Are cortisone injections effective for Triangular Fibrocartilage Complex (TFCC) tears?

While a cortisone injection will help with inflammation, it will not treat the injury. 

When a patient is presented with ulnar sided wrist pain, often one of the first treatments that is recommended is a cortisone injection. While helpful for some conditions - trigger finger, carpal tunnel, de Quervains, some ganglion cysts, a cortisone injection given to a patient with a Triangular Fibrocartilage Complex (TFCC) tear is not the best course of action. 

There is little evidence that the TFCC has inflammatory cells nearby when injured. Swelling is rare.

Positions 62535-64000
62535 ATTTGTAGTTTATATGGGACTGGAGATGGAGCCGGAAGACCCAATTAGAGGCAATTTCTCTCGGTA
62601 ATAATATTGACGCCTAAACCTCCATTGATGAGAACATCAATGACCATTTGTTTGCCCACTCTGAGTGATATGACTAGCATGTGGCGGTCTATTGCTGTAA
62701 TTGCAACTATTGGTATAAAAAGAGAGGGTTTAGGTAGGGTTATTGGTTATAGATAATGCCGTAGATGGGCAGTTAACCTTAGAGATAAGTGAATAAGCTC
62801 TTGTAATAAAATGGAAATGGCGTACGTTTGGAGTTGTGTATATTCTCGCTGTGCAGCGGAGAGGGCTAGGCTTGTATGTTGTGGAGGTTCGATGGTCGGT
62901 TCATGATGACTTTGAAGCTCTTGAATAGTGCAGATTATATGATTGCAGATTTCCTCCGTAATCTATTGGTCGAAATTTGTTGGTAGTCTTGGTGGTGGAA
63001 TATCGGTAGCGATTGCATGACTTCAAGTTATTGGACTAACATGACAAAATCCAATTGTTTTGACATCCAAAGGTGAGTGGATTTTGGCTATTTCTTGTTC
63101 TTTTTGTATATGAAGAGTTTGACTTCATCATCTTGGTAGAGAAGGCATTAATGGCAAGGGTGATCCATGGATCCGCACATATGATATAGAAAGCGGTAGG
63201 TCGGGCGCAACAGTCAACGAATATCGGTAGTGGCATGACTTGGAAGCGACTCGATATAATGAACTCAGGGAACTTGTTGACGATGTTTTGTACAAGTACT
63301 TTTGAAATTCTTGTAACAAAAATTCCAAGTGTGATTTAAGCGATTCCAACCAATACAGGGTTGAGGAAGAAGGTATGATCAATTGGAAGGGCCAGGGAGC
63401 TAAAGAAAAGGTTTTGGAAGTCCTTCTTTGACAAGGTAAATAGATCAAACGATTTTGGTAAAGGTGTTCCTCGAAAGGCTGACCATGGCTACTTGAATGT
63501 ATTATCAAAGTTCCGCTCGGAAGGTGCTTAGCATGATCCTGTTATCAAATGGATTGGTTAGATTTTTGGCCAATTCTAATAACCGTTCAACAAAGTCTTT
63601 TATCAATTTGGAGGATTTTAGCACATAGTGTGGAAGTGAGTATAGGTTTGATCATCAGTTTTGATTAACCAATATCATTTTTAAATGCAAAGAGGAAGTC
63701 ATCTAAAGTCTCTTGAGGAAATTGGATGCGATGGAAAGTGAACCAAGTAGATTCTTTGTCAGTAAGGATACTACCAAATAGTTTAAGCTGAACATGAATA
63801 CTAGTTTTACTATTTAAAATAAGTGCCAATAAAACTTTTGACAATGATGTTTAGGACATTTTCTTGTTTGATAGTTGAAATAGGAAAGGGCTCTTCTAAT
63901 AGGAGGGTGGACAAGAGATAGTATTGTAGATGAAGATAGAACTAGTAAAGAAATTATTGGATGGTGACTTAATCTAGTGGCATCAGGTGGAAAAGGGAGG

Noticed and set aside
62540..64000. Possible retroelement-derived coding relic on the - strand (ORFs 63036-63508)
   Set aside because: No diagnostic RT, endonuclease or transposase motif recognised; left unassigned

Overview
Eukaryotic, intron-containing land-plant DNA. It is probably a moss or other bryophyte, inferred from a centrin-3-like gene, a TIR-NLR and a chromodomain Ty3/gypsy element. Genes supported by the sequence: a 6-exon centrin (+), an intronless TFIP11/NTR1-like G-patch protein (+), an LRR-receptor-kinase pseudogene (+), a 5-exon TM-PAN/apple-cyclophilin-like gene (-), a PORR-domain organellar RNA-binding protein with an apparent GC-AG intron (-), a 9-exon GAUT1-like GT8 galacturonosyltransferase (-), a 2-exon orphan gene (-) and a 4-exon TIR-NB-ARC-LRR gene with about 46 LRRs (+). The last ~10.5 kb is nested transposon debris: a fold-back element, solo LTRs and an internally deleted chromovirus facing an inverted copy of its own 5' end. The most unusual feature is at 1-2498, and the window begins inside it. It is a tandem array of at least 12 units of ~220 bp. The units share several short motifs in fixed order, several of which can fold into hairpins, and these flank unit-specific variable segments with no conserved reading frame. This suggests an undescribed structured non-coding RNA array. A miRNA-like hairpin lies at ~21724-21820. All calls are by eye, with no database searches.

Cortisone injections contain a pain blocker called lidocaine.  A patient with a TFCC tear will feel better and will see improvement in their weight-bearing ability for 12-14 days post-injection.  After two weeks, their weight-bearing test results will plummet to levels lower than before the injection. 

Why is this?  During the 2-week period where the pain is masked, patients will often perform tasks that make the injury worse.  During this time, after a cortisone injection, it's important to protect your wrist. 

Please note, a cortisone injection can be really helpful for FCU tendonitis and ECU tendonitis - but ONLY if there is pain to the touch all day, and night. 

--Wendy